4. A, method of making photo prints comprising the coating of a sheet of paper or other material with a ferricyanide and a light sensitive ferric ammonium compound of an organic acid, exposing portions of the coated surface to light, applying to said surface without preliminary washing, a treatment with a developer comprising a ferrocyanide in an acid solution, said solution being free from aromatic acids and acids which can react with iron to fonn water insoluble pigments or precipitates, and thereafter washing, treating with an oxidizing'solution and finally washing.

5. A method of making photo prints, comprise ing the coating of a sheet of paper or other material with a ferricyanide and a light sensitive complex iron salt of a carboxylic acid and an alkali metal, exposing portions of the coated surface to light, applying to said surface without preliminary washing, a treatment with a developer comprising a ferrocyanide in an acid solution, said solution being free from aromatic acids and acids which can react with iron to form water insoluble pigments or precipitates and thereafter washing, treating with an oxidizing solution and finally washing.

6. A method of making photo prints, comprising the coating of a sheet of paper or other material witha ferricyanide and a light sensitive ferric sodium compound of an organic acid, exposing portions of the coated surface to light, applying to said surface without preliminary washing, a treatment with a developer comprising a ferrocyanide in. an acid solution, said solution being free from aromatic acids and acids which can react with iron to form water insoluble pigments or precipitates and thereafter washing, treating with an oxidizing solution and finally washing.

'7. A method of making photo prints comprising the coating of a sheet of paper or other material with a ferricyanide and a light sensitive ferric potassium compound of an organic acid, exposing portions of the coated surface to light, applying to said surface without preliminary washing, a treatment with a developer comprising a ferrocyanide in an acid solution, said solution being free from aromatic acids and acids which can react with iron to form water insoluble pigments or precipitates, and thereafter washing, treating with an oxidizing solution and finally washing.

8. A method of making photo prints comprising the coating of a sheet of paper or other material with ferricyanide and a light sensitive complex iron salt of a carboxylic acid and an alkali metal, exposing portions of the coated surface to light, applying to said surface without preliminary washing, a treatment with a developer comprising a ferrocyanide in an acid solution, said solution being free from aromatic acids and acids which can react with iron to form water insoluble pigments or precipitates, and thereafter washing, treating with an oxidizing solution and finally washing.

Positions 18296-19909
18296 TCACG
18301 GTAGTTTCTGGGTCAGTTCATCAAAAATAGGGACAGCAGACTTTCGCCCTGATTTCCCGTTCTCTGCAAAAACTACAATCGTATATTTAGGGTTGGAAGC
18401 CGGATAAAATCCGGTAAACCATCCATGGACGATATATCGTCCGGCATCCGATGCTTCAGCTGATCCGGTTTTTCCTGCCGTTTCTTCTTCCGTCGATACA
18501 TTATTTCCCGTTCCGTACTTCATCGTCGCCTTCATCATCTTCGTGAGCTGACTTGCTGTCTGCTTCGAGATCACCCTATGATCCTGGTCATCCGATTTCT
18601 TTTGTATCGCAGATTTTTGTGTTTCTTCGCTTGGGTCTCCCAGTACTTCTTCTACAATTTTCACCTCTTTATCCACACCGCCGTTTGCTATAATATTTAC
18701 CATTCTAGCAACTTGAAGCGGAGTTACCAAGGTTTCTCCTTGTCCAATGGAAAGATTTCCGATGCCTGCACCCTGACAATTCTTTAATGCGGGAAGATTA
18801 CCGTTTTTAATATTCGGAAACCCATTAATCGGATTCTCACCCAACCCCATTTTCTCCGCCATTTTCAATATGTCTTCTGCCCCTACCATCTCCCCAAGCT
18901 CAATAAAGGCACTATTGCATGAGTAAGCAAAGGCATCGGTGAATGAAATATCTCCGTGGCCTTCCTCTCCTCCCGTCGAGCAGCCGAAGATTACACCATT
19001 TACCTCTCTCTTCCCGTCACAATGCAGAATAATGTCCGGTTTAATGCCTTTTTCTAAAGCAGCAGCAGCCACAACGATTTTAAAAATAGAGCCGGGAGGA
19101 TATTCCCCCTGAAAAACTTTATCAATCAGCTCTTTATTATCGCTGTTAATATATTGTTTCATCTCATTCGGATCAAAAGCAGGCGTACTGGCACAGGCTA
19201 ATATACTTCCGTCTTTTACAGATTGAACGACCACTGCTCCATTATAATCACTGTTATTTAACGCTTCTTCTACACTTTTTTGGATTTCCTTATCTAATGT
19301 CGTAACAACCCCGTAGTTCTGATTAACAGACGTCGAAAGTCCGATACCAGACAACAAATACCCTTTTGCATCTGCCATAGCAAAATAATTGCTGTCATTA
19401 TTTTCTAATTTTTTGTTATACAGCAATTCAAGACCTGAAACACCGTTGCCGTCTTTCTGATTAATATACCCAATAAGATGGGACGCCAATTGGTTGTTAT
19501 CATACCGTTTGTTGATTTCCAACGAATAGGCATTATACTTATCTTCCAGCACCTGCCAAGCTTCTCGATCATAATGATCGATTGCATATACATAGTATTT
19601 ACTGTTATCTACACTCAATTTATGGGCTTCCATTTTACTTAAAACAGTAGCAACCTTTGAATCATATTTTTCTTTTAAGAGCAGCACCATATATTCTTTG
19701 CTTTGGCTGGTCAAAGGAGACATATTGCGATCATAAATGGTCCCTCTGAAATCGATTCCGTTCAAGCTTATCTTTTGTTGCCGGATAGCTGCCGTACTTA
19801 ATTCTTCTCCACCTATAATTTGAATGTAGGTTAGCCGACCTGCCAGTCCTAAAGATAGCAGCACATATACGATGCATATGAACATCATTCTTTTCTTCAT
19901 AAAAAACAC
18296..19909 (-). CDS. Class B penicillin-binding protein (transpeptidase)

9. A predeveloper for exposed blue print paper consisting of an acid reacting water solution of a ferrocyanide, said solution being free from aromatic acids and acids which can react with iron to form Water insoluble pigments or precipitates and an aliphatic polyhydroxyl compound.

10. A predeveloper for exposed blue print paper consisting of an acid reacting water solution of a ferrocyanide, said solution being free from aromatic acids and acids which can react with iron to form water insoluble pigments or precipitates and a sugar.

11. A predeveloper for exposed blue print paper consisting of an acid reacting water solution of a ferrocyanide, said solution being free from aromatic acids and acids which can react with iron to form water insoluble pigments or precipitates, a reducing agent and a sugar.

12. A predeveloper for exposed blue print paper consisting of an acid' reacting water solution of a ferrocyanide, a reducing agent and an aliphatic polyhydroxyl compound.

CLYDE A. CROWLEY. GEORGE H. GOODYEAR.

US2093421A 1936-07-22 1936-07-22 Method of making photoprints and developer therefor Expired - Lifetime US2093421A (en)

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Cited By (2)

* Cited by examiner, † Cited by third party
Publication number Priority date Publication date Assignee Title
US2988988A (en) * 1957-03-18 1961-06-20 Haloid Xerox Inc Method of etching and dampening planographic printing plates and fountain solution therefor
US3001872A (en) * 1957-03-18 1961-09-26 Xerox Corp Preparing planographic plates and solution therefor

Cited By (2)

* Cited by examiner, † Cited by third party
Publication number Priority date Publication date Assignee Title
US2988988A (en) * 1957-03-18 1961-06-20 Haloid Xerox Inc Method of etching and dampening planographic printing plates and fountain solution therefor
US3001872A (en) * 1957-03-18 1961-09-26 Xerox Corp Preparing planographic plates and solution therefor